The project also includes growing the emergency department and significantly increasing the capacity of the neonatal intensive care unit as well as creating additional parking. Construction will add about 134,000 square feet of space via a four-level addition.

Lonnie Cramer, chief administrative officer with Penrose Hospital, offered an update on the new campus project, which has not begun construction at Fillmore and Centennial boulevards. Centura initially acquired 51 acres and went through the planned unit development rezoning process for that space, which included plans for two medical office buildings and a hospital on a total of 770,000 square feet.

This year, the system acquired a nearby asphalt plant from Martin Marietta Materials Inc., adding 29 acres to the campus’s potential footprint. Following objections from nearby residents regarding its scope, Cramer said Penrose became more involved with the neighborhoods and eventually modified plans, to include its initial 200-foot height limit.

“We thought maybe we can do this better,” Cramer said of the process. “We wanted to hear from the community and we used [the Council of Neighbors and Organizations] to help bring 19 [homeowner associations] in. It was clear to us they wanted more input and involvement. We created the Mesa Committee, much like the one in the Old North End. We meet at least quarterly to discuss just this campus.”

The PUD has since been revised to incorporate all 80 acres with a height limit of 165 feet. The footprint has increased to a more spread out 1.5 million square feet, Cramer said.

“We don’t think we’ll build that big, but it allows us … to expand in the future as the community needs,” he said.

Cramer said dirt removal and mitigation may start in January or February, but construction isn’t likely to begin for another 18 to 24 months.

“It would be unrealistic to do it any faster,” Cramer said. “We’re looking at the latter half of 2019, at the earliest.”

Also related to Penrose-St. Francis was the signing of a merger agreement late this year between Dignity Health and Catholic Health Initiatives. CHI jointly operates Centura Health with Adventist Health System. Centura is the state’s largest hospital group and is the parent organization of Penrose-St. Francis. The merger will create a new nonprofit Catholic health group based in Chicago. The deal is expected to close sometime in late 2018 pending a series of approvals.

Memorial completes year with new CEO

While Memorial Hospital dealt with many of the same growing pains as other health care providers in the city, it faced those challenges with a new CEO.

Joel Yuhas previously served as president and CEO of St. Mary Medical Center in Long Beach, Calif., part of Dignity Health, before taking over Memorial in January.

“The first year has gone by like that,” Yuhas said, with a snap of his fingers. “It’s been a busy, crazy year of phenomenal growth here.”

Yuhas oversees Memorial Central, Memorial North and Grandview hospitals, five urgent care centers and four free-standing emergency departments. The system saw about 260,000 people this year.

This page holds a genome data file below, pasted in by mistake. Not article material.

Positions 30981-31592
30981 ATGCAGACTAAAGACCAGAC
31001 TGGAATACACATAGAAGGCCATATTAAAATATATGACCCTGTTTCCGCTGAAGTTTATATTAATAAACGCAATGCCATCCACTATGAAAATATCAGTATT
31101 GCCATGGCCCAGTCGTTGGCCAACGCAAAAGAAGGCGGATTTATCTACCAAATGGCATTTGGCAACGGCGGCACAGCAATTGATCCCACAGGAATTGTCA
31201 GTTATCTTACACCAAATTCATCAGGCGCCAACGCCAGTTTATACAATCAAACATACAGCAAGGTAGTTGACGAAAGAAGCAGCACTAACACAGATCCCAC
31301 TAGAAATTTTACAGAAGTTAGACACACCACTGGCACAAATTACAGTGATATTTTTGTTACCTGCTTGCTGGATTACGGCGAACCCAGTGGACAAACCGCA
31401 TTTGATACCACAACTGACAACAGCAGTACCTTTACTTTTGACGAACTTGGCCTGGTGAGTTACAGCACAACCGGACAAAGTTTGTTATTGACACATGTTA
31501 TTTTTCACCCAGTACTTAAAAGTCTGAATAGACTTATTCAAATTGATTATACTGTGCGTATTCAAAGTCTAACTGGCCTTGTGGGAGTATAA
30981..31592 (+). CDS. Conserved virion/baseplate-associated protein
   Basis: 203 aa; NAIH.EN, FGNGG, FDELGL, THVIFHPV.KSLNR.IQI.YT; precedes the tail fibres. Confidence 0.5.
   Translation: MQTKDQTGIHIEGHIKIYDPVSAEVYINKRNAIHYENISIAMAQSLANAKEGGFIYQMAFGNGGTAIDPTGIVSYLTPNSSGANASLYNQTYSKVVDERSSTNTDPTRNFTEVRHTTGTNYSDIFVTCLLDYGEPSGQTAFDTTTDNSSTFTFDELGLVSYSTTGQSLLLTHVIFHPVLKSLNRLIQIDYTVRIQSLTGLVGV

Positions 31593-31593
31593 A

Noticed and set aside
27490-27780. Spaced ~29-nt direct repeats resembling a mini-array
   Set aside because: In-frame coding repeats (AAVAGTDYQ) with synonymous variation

“When I first got here, I was amazed to see such an incredibly busy emergency department,” he said. “We hired a group to do a physician gap study to see what the primary care landscape looks like here and where deficits are in specialty care.

“I very quickly started to understand why we have such a busy emergency department and urgent care network. It’s the deficit of primary care. There’s a nationwide shortage of primary care physicians, but in this market, it’s even worse than the national average.”

Yuhas said one goal in 2017 has been to recruit more primary care physicians to meet the 170-doctor shortage in El Paso County alone.

“Via the UCHealth Medical Group we continue to employ primary care physicians. That’s a reactive strategy. A proactive strategy this year is building relationships between us and [Pikes Peak Community College] and UCCS. UCCS specifically because it is a platform for us to build our primary care long-term strategy with the CU School of Medicine.

“In a proactive way we have expanded clinical training programs here. We have three residency programs at Memorial,” he said. “… Those are vehicles for us to train and then recruit back to this city primary care and specialty physicians as well.”

Yuhas pointed to Memorial’s continued relationship with Children’s Hospital Colorado. Memorial is leasing a portion of its north campus for the new Children’s facility and the two structures will be connected.

“We’re excited about the new [Children’s Hospital] opening up in April 2019 on same campus as Memorial North,” he said. “We work very closely with them. Jena Hausmann is their CEO and she is on our board.”

Not to be left out, UCHealth Memorial is also making major investments in infrastructure. In April, the system announced it would grow the original scope of its north campus expansion, increasing its budget from $85 million to nearly $130 million and growing the hospital’s capacity to more than 110 inpatient beds.

The project will be phased so that the operating rooms and additional emergency department bays should open in fall 2018 and the oncology and a “mom/baby tower” will open in spring 2019.

Also in 2017, Memorial acquired Texas-based Adeptus Health’s share of several co-owned operations which included Grandview Hospital in Colorado Springs and four freestanding ERs in El Paso County.